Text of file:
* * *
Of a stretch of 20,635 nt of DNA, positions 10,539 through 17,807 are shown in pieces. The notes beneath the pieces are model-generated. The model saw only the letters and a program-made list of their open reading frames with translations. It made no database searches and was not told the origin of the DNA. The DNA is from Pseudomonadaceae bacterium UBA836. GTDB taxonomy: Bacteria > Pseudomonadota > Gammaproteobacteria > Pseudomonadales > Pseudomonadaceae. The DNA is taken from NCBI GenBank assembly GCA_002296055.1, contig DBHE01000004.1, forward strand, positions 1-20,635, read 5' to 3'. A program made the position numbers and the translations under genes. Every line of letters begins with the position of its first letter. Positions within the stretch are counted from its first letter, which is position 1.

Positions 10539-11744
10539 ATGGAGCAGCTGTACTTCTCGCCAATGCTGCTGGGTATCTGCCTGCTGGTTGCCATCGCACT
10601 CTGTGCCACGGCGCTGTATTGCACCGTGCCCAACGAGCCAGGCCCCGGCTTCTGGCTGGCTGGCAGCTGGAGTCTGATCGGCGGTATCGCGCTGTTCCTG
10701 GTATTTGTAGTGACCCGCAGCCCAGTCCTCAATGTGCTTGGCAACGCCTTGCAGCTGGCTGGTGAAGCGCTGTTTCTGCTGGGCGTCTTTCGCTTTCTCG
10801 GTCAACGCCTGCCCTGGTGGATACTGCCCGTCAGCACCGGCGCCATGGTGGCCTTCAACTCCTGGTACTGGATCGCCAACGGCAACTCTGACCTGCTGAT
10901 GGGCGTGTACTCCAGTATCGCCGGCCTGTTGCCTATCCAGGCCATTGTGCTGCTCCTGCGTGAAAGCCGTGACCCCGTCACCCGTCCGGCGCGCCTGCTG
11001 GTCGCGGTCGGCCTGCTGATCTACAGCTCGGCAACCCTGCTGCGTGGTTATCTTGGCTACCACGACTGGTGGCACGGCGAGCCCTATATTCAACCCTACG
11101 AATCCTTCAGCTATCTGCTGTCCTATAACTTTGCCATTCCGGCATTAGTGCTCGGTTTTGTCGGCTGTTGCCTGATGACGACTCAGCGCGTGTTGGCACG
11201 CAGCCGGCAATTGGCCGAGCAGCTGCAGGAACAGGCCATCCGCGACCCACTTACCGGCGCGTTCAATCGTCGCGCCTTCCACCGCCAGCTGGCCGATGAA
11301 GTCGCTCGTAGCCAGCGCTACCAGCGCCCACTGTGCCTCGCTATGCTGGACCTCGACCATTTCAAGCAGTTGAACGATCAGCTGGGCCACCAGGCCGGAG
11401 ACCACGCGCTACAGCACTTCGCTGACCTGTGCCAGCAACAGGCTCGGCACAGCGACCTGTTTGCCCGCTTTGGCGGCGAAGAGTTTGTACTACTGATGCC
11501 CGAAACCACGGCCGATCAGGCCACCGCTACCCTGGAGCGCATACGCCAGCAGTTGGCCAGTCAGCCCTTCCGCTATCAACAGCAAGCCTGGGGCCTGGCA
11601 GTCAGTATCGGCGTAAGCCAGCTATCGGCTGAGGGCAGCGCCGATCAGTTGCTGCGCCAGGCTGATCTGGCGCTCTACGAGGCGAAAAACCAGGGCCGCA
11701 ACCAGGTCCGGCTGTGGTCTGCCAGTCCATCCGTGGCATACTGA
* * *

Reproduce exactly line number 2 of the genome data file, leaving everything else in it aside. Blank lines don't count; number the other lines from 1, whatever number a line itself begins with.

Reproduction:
Positions 10539-11744